For beginners it is important to be able to spot a tell and learn how to use it for their advantage. This article talks about spotting betting patterns in an opponent.


Watching how an opponent plays a hand can give away a lot of information.

Check Raise

When a player checks a hand and then raises it after another player puts a bet on it, it’s usually a strong hand. However, if your opponent is someone who would check raise on almost anything then you would want to call on that raise if you have a flush or a straight. Some players would also check raise to bluff, if you know your opponent well and know that he bluffs often then you should call or even raise with weak hands too.  

Placing a bet

There are a few players who would bet if the opponents check, even with a weak hand. If you flop strong cards and you are against this kind of an opponent you must check and then re raise, this will chase your opponent away and also increase the pot size.

Betting size

Keeping an eye on how much your opponents bet can reveal a lot about them. A player would under bet when he/she has a strong hand and doesn’t want to scare opponents away. If you come across that kind of a player and he under bets then you might as well fold. A sizeable bet, two or three times the size of the pot is an over bet. If you know where your opponent has used it before you would know that he would over bet only when he has really good hands and in that case you should fold.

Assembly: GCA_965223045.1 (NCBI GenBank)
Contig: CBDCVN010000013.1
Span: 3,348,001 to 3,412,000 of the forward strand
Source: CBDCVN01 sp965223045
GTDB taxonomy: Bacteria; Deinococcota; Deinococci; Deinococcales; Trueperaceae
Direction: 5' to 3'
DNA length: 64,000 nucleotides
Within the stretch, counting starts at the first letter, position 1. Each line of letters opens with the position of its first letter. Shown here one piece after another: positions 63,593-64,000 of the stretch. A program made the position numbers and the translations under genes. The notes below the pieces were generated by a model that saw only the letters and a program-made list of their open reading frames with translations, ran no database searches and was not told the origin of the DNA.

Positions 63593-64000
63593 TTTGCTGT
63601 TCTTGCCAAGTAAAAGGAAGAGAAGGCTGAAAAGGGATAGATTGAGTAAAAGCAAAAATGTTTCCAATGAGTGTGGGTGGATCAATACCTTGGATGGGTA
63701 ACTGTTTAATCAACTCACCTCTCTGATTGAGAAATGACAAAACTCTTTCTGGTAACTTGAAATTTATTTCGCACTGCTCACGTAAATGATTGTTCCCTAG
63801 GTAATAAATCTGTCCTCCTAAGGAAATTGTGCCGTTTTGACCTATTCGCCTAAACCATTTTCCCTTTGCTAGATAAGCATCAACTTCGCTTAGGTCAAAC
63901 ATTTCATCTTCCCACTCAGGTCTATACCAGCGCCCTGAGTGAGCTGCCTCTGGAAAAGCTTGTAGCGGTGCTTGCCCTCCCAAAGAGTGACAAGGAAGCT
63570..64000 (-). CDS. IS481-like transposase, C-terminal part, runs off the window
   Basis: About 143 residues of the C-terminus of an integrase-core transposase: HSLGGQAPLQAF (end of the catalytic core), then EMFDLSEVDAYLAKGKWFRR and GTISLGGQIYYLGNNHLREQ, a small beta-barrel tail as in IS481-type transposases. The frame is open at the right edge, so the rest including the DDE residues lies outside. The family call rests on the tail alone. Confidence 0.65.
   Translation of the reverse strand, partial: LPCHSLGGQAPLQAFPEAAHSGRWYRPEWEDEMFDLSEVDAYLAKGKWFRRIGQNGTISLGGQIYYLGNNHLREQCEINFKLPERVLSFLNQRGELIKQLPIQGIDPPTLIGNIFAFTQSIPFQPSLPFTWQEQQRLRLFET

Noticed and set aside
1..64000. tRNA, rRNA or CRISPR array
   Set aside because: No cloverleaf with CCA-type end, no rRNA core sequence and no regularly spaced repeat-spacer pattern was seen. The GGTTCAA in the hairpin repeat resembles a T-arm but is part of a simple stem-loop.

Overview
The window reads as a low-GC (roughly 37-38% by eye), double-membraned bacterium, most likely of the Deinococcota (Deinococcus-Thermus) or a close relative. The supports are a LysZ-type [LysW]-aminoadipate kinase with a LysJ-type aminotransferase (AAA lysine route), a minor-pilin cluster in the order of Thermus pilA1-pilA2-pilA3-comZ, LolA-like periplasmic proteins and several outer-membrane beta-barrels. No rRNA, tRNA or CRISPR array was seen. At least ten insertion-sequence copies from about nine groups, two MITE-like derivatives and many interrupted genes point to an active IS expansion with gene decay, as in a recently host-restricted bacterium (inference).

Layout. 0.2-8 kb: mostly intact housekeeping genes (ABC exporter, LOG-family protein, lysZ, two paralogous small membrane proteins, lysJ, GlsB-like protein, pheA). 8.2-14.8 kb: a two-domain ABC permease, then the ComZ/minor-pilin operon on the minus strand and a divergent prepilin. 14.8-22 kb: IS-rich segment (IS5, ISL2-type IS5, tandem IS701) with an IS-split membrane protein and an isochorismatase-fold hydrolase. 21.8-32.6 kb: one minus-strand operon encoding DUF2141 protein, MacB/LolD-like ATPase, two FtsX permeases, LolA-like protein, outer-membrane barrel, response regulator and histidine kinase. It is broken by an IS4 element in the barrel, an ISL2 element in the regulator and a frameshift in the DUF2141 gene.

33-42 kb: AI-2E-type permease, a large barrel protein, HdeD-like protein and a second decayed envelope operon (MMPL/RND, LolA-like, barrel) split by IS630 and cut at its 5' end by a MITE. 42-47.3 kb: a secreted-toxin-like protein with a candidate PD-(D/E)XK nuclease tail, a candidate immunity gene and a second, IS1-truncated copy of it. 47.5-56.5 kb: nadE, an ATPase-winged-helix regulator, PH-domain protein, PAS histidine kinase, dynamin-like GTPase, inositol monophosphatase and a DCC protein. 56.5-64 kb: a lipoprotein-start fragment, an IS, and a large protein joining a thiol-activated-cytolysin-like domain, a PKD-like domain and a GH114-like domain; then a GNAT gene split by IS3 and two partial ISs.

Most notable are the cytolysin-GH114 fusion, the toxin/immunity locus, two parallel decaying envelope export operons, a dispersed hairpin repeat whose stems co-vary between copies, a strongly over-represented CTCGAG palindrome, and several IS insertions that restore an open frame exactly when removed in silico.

•    An opponent who always plays slow when he has an Ace or Kings pre-flop.

•    He would never fold a hand after the flop, turns or river if he has Aces or Kings.

•    He would always over bet pre flop if he has Aces or Kings.

•    He always places a continuation bet after the flop is dealt.

•    He would only re raise against weaker players.

•    He would only call with very strong hands.

Now consider a friendly table with no limit where you are dealt a pair of jacks on your first hand and there has been a raise and a re raise by the time it’s your turn to act. If you are playing against wild, careless players it would be good to raise in a situation like this and if you are playing against tight players you might only want to call or even just fold. Without knowing the patterns of your opponents, when you are just beginning at a table you can usually get an idea about them by just taking a closer look at your opponents.

Stacks of chips

A player who generally tends to neatly arrange his stacks of chips or builds a nice looking formation out of his chips usually doesn’t get involved in a lot of hands. Players who keep their chips randomly would be the one playing in all hands imaginable. Neat chip stacks usually mean a conservative player, random and sloppily arranged chips means a loose player.

Talk at the table

If you come across an opponent at a table who talks too much and appears to be sociable then he would generally be playing more pots and would be playing quite loosely compared to the conservative tight players.

Tight play

A player with folded arms or the one who would be listening to some music or sitting back in a chair would generally be a tight player.

Loose Play

A player who is very sociable, drinks a lot during play and behaves outrageously is a loose player.